Beer without the alcohol buzz
TEXT: LISA BURN
Drinking alcohol-free is a growing trend in many countries, but has it taken hold in Belgium, a country synonymous with great beer and a brewing tradition that dates back hundreds of years? Trappist, lambic, fruit, brown, blonde, sour, wheat – they’re all part of the fabric of Belgian society. Could this be threatened by the emergence of low alcohol alternatives?
It’s not so much a threat as a new way of drinking, says Kevin Lhoest, zythologist and founder of Hoptimalt Beer Academy in Namur, which teaches eager students about Belgium’s different beer styles and regional brewing traditions. Lhoest also delivers international certification training – one of only three training centres in the world outside the USA to do so – and offers a consultancy service to breweries.
He says alcohol-free beer is particularly popular among younger adults, with sales of non-alcoholic beers rising by more than 10% per year. “It’s growing in popularity with men and women. There are all styles now, and there’s a beer for everyone. It’s more about generation than gender,” says Lhoest.
“Older people say a beer is a beer. I can’t give an alcohol-free beer to my father. It’s not a beer for him. But for young people, it’s really great because they can drink more. It doesn’t affect you physically, and you can also drive a car.”
These days, you’ll find at least one or two alcohol-free choices in any pub, café or restaurant you walk into he says, with the country’s biggest brewers – AB InBev, Heineken and Duvel Moortgat – as well as many smaller ones now producing non-alcoholic beer.
Why the growth in popularity?
Simply put, alcohol-free beer has become more popular because it tastes better now than it did in the past. “Non-alcoholic beer was a non-fermented beer, so they stopped the process before fermentation, and it wasn’t at all like real beer,” says Lhoest. The next stage in the evolution of alcohol-free was brewing the ale in the traditional way and then extracting the alcohol afterwards, he explains. This results in a drink closer in taste to its alcoholic counterpart, but in removing the alcohol you also lose some of the flavour.
However, the real breakthrough for the non-alcoholic beer and low alcoholic beer (NABLAB) market came with the discovery of a new type of yeast that has, in the last four or five years, transformed the industry. “Thanks to this new yeast, we have all the fermentation process but with only 0.3 – 0.5% alcohol,” says Lhoest. “We can brew all styles and keep the flavour. It’s the same process as a beer of 8%, but it’s only 0.5%.”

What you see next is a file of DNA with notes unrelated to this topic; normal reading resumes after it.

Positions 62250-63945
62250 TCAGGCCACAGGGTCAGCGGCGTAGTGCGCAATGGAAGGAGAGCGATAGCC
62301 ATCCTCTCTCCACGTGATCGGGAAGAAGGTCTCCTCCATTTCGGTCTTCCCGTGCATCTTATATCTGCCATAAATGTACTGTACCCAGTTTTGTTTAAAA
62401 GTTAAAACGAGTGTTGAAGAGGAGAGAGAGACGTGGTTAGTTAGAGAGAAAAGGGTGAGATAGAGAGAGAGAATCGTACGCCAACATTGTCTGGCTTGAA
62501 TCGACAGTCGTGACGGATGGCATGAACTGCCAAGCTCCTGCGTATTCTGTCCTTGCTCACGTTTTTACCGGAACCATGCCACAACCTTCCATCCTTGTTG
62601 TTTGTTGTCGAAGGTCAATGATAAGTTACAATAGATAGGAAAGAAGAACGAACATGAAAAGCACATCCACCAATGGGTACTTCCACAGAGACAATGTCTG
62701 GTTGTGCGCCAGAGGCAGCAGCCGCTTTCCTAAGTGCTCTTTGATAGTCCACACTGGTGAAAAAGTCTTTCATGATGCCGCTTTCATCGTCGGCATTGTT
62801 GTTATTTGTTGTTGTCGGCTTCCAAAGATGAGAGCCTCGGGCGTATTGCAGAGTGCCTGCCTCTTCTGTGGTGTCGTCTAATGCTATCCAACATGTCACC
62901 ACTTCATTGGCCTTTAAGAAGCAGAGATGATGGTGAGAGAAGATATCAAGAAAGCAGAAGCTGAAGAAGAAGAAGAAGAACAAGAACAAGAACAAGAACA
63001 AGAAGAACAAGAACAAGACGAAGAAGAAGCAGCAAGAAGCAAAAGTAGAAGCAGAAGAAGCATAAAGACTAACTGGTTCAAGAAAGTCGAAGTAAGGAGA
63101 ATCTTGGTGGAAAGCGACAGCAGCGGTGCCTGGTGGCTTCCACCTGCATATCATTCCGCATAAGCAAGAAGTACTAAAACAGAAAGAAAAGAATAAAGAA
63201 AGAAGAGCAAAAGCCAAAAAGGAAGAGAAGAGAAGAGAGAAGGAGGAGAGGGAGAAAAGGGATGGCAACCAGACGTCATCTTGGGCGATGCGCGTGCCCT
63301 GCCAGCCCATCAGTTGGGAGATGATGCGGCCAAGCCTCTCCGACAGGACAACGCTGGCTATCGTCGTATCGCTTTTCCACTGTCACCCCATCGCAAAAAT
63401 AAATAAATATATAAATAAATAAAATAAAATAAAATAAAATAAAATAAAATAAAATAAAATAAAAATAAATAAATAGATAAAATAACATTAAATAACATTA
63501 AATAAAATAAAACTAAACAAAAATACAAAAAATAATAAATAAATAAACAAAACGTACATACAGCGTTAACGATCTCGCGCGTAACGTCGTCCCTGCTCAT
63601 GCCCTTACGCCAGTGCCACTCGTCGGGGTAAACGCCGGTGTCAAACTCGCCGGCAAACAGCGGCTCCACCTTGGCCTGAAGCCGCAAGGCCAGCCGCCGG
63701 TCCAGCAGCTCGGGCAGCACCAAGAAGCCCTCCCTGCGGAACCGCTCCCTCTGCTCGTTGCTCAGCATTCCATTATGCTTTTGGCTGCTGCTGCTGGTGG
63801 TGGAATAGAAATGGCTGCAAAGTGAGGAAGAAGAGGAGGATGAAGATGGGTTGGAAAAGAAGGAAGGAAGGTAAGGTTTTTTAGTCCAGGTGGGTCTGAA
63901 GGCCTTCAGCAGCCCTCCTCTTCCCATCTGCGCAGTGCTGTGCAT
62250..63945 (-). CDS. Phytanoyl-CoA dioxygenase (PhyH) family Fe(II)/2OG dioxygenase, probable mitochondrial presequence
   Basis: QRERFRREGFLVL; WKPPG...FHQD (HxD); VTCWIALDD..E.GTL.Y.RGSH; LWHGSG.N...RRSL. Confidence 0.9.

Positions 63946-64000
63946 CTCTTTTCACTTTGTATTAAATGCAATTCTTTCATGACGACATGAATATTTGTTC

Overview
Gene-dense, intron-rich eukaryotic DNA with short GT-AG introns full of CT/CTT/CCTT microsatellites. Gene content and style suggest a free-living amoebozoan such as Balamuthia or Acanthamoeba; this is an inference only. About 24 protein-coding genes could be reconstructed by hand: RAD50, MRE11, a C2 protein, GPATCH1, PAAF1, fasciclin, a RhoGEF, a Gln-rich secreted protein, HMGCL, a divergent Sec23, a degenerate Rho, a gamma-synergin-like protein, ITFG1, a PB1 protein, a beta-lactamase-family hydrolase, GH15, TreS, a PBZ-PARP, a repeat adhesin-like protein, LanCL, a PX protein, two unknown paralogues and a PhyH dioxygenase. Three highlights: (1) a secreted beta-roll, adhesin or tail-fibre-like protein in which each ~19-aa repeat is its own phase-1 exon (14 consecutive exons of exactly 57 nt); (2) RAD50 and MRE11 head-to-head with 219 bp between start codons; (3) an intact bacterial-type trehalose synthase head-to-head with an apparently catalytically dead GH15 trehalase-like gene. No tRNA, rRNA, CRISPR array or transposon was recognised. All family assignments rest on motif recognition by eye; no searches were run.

While he sees this as the main reason for the growth in NABLAB sales, other societal reasons also have an impact.
As in other countries, drink driving has become less socially acceptable, and the BOB campaign, with its focus on designated drivers, has massive public awareness in Belgium. Alcohol-free beer gives drivers an extra choice, in addition to mocktails and soft drinks.
Finally, and in common with the UK, for example, not drinking alcohol carries a certain stigma; celebrating and socialising with alcohol is traditional, so not doing so is still seen as strange and friends want to know the reason why. The ever-widening range of alcohol-free beer gives people who don’t want to drink another socially-acceptable option.
Where next for alcohol-free in Belgium?
Recognising the importance of brewing and beer to the history and heritage of the country, in 2016, UNESCO added Belgian beer to its Representative List of the Intangible Cultural Heritage of Humanity.
At the time, Sven Gatz, former managing director of the Federation of Belgian Brewers and current Minister of Finance, Budget, Civil Servants, Statistics, Multilingualism and Education, likened the accolade to winning the World Cup. Such is the affection and pride of Belgians for their beer.
The industry employs more than 50,000 people and contributes over four billion euros to the Belgian economy, with more than 1,600 beers produced by 430 breweries, says the Federation of Belgian Brewers.
Yet beer consumption is falling – by almost 30% between 2002 and 2022, according to the federation.
Yet demand for non-alcoholic beer continues to grow across the continent. Brussels-based The Brewers of Europe states that non-alcoholic beer now represents over 5% of the European beer market.
This is borne out in conversations Lhoest has had with industry colleagues who talk about double-digit growth per year, he says. Smaller companies, too, are embracing alcohol-free. “I work with a lot of microbreweries, and maybe 50% are in R&D to have a non-alcoholic beer, because it’s really important,” he says.
“Whereas at the beginning the focus was on lager, now, thanks to new yeasts, we’re starting to see different styles,” he adds. “So you can have a Belgian light blonde, an IPA, a fruity beer or brown ale without alcohol. It’s really more complex now, and it’s great for opening the minds of consumers.”
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